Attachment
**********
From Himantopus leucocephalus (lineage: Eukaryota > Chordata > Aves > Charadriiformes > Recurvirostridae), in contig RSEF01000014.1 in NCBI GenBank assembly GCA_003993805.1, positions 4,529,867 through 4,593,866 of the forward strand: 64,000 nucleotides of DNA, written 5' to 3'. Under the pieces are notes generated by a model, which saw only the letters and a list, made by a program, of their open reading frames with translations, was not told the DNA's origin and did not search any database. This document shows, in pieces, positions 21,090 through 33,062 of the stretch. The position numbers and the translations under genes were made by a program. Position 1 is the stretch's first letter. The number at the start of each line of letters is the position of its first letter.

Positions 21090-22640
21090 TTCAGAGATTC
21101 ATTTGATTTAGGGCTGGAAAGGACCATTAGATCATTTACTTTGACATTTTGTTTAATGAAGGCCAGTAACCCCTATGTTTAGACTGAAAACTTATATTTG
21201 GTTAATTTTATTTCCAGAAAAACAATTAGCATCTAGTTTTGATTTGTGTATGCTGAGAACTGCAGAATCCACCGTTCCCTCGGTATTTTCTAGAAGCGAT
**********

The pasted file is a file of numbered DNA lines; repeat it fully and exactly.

From Himantopus leucocephalus (lineage: Eukaryota > Chordata > Aves > Charadriiformes > Recurvirostridae), in contig RSEF01000014.1 in NCBI GenBank assembly GCA_003993805.1, positions 4,529,867 through 4,593,866 of the forward strand: 64,000 nucleotides of DNA, written 5' to 3'. Under the pieces are notes generated by a model, which saw only the letters and a list, made by a program, of their open reading frames with translations, was not told the DNA's origin and did not search any database. This document shows, in pieces, positions 21,090 through 33,062 of the stretch. The position numbers and the translations under genes were made by a program. Position 1 is the stretch's first letter. The number at the start of each line of letters is the position of its first letter.

Positions 21090-22640
21090 TTCAGAGATTC
21101 ATTTGATTTAGGGCTGGAAAGGACCATTAGATCATTTACTTTGACATTTTGTTTAATGAAGGCCAGTAACCCCTATGTTTAGACTGAAAACTTATATTTG
21201 GTTAATTTTATTTCCAGAAAAACAATTAGCATCTAGTTTTGATTTGTGTATGCTGAGAACTGCAGAATCCACCGTTCCCTCGGTATTTTCTAGAAGCGAT